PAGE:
Whether you've seen The Radio City Christmas Spectacular many times previously or if this is your first go round, one thing is clear. The show is a heart-warming treat which should be on all Yuletide lover's "must-see" lists each and every Christmas season.


Radio City Christmas Spectacular

Featuring: Charles Edward Hall (Santa Claus), Alexandra Hoffman, Kayla Mak, Rachel Quiner (Clara), Jack Broderick, Jack Mastrianni, Sawyer Nunes (Patrick), Jad Grey, Avery Noble, Jorge Vega (Ben), John Paul Almon (Santa Standby), Annie Fitch, AnnMarie Powers (Mrs. Claus), Kasey J. Hughes (Santa Understudy)

Skaters: Maxim Fomin & Svetlana Butova, Andrey Baka & Victoriya Glichenko.

Elves: 
Ronald Lee Clark, Bradley Glenn Galey, Misty Irwin, Jonathan M. Kim, Zachary Blu Miller, Sebastian Saraceno, Josh Walker, Kristin Xettlemoyer

Swings: 
Jordanna H. James, Jason Justin Perez

Rockettes: 
Jackie Aitken, Nicole Baker, Lori Barber, Samantha Beary Burns, Samantha Berger, Danielle Betscher, Tiffany Billings, Bethany Blanchard, Torrie Bogda, Rachel Borgman, Bailey Callahan, Mary Cavett, Jennifer Calvin, Sierra Ring Collins, Jessie Crouch, Jessica Molly Davison, Tara Donleavy, Teneise Ellis, Alyssa Epstein, Melinda Farrell, Katelyn Gaffney, Eleni Gavalas, Lauren Gibbs, Kari Gregg, Tiffany Griffin, Sarah Grooms, Katie Hamrah, Christina Hedrick, Nikki Hester, Danni Heverin, Melissa Hillmer, Sara Michelle Hoenes, Sophie Rose Holloway, Lindsay Howe, Candace Jablonski, Laura Jakowenko, Alison Jantzie, Kristin Jantzie, Lisa Jantzie, Sarah Lin Johnson, Ashley Kasunich, Allyson Kelly, Heather Langham, Alissa LaVergne, Maranda LeBar, Alyssa Lemons, Megan Levinson, Alicia Lundgren, Amanda McCormick, Mindy Moeller, Danielle Morgan, Kimberly Petros Nassif, Jessica Palu, Stacy Paydo, Phoebe Pearl, Thrersa Pelicata, Elizabeth Peterson, Logan Reginato Prince, Natalie Madison Reid, Lauren Ella Renck, Traci Reszetylo, Joanna Richardson, Karen Ritchie, Sagan Rose, Courtney Rottenberger, Tori Schelling, Nicole Schuman, Taylor Shimko, Hannah Sides, Christine Sienicki, Alina Silver, Kristen Grace Smith, Brittany Paige Snyder, Elizabeth Sousek, Audrey Thelemann, Katie Elizabeth Walker, Sarah Staker Wenstrom, Brittany Werthmann, Corey Whalen, Raley Zofko.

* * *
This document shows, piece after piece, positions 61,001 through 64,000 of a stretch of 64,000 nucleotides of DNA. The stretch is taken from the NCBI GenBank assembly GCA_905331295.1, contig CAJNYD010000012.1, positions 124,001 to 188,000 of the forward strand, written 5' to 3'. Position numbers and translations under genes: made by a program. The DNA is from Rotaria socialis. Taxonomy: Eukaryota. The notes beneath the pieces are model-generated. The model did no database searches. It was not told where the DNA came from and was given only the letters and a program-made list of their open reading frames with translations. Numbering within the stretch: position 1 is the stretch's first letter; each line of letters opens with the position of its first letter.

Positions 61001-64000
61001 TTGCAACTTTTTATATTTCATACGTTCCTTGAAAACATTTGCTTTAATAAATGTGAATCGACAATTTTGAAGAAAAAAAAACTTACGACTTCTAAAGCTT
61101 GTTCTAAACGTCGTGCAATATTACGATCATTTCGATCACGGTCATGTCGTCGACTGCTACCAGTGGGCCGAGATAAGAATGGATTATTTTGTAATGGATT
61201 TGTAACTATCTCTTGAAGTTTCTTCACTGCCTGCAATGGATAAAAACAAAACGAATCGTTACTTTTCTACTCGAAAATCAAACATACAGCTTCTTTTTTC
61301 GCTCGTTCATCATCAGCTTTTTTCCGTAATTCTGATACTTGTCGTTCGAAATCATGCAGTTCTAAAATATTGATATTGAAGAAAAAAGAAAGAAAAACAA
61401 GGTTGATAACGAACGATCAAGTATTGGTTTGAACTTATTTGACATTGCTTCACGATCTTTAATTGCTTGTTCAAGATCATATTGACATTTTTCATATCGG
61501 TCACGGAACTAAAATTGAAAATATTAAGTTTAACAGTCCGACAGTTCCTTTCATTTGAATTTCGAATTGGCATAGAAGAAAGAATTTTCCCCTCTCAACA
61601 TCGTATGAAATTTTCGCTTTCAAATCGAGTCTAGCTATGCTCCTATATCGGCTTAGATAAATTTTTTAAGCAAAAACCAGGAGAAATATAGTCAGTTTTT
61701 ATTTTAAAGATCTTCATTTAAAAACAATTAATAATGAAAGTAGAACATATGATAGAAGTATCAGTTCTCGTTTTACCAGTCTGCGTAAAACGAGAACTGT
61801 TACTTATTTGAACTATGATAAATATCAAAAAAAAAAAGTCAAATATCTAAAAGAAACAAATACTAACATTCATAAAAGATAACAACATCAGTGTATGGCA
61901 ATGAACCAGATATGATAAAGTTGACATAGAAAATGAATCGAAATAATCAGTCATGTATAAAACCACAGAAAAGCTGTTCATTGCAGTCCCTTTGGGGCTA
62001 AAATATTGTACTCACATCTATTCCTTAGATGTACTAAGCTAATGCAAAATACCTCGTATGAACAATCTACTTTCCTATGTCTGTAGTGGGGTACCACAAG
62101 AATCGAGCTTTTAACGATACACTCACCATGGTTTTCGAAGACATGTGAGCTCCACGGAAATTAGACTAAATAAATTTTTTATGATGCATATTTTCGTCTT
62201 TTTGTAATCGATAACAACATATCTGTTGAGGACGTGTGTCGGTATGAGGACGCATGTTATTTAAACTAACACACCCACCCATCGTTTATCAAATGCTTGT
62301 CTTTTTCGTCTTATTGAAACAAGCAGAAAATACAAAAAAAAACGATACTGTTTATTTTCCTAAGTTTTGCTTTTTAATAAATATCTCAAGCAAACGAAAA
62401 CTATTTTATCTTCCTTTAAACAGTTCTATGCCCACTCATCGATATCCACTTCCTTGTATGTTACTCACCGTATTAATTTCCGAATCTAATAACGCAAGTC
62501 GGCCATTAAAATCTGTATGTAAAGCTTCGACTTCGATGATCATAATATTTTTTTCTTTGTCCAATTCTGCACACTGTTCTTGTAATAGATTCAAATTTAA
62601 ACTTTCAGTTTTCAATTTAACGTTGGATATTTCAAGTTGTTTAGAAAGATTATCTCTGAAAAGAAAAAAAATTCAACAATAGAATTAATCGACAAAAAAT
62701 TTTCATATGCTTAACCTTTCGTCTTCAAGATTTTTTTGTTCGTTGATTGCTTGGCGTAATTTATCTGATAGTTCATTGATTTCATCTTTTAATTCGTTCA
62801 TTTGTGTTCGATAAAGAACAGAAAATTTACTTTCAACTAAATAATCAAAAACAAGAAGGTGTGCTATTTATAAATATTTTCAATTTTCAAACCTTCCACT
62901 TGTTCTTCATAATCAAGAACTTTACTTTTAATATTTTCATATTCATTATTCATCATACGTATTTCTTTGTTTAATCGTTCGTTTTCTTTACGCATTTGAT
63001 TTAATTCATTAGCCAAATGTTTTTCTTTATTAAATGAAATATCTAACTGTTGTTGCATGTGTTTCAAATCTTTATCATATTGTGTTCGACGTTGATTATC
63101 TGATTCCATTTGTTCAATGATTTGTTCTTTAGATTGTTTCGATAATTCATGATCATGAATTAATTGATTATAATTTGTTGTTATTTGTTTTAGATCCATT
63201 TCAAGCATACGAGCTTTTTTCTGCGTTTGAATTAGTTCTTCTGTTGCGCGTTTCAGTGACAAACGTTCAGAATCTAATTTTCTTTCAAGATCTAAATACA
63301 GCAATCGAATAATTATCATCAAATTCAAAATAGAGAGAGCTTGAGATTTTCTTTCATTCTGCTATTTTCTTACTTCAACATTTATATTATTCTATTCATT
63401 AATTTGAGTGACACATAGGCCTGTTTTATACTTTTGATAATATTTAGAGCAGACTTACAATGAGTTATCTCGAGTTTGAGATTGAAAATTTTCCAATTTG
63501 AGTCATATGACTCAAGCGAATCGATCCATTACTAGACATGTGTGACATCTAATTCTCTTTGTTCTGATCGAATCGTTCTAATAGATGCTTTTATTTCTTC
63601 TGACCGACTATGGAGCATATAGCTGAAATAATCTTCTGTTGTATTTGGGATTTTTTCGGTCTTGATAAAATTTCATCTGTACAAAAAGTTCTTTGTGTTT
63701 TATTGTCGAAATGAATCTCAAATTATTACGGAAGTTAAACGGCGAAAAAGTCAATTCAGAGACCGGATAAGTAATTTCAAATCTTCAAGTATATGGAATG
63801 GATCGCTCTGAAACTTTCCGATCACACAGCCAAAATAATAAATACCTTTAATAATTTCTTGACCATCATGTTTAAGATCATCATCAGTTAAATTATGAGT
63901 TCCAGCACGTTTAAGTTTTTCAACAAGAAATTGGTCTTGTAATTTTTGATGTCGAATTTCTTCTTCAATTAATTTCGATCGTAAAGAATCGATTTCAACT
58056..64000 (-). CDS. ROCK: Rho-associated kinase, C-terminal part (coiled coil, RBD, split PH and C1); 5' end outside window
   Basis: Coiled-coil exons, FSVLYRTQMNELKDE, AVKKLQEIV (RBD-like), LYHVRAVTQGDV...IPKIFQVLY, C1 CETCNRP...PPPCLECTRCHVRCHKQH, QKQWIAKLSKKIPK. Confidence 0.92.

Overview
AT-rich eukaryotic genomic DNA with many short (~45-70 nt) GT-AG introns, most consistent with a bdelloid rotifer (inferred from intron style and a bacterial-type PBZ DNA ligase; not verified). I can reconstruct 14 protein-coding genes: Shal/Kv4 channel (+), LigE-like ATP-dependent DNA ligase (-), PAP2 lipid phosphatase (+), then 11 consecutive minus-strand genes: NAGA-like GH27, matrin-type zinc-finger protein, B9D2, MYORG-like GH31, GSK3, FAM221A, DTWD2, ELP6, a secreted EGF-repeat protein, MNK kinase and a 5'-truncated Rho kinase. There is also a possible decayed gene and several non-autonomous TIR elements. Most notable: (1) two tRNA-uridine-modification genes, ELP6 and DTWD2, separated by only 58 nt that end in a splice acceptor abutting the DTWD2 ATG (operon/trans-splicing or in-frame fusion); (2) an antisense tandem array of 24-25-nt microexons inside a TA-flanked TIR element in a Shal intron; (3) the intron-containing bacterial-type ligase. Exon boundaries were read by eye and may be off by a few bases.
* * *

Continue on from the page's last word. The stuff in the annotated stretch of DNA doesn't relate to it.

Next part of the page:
Rockettes Swings:

Jennifer Calvin, Jessie Crouch, Melinda Farrell, Stacy Paydo, Traci Reszetylo, Nichole Schuman, Hannah Sides, Katie Elizabeth Walker.

The Dancers:

Alex Aquilino, Jennifer Abuin, Devin Aubin, Brittany Bean, Karolina Blonski-Heflin, Bella Calafiua, Ron Christopher, Adam DiLoreto, Lindsey Fletcher, Drew Heflin, Haley Hellman-Genry, Nina Hudson, Sonia Jean, Justin Keats, Tanner Lane, Stephanie Lo, Chase Madigan, Amanda Mondoro, Antuan Raimone, Olivia Sharber, Demetrius K. Shields, Kelli Shimada, Brian Slaman, Shane Sitely, Paul Vicars, Jessica Walker, Matthew Winnegge, Camille Workman.

Swings:
Lauren Cannon, Daniela Filippone, Marqui Jenn, Michael McArthur, Dylan Pearce, Cody D. Smith, Tyler Stickel, Samantha Zuidema-Wilhem.

The Singers:
Breanna Bartley, Eddie Egan, Alexandra Fassler, Annie Fitch, April Holloway, Joey Khoury, Thaddeus Pearson, AnnMarie Powers, Nathan Andrew Riley, Clinton Roane, Andrew Van Allsburg, Amy Lynn Zanetto.

Swings:
Chris Gleim, Clarissa Grace, Kasey J. Hughes, Andrea Rodriguez.


Lighting Designer: David Agrees
Scenic Designer: Patrick Fahey, 8 hangs High Inc.
Sound Designer: SCK Sound Design
Christmas Production Manager: Beth Zitzman
Costume Design: Gregg Barnes, Frank Krenz, Martin Pakledinaz
Production Stage Manager: Kathy J. Hoovler
Production Managers: Julie Mason Groob. Michael Donaghy
Director, Rockettes Creative: Karen Keeler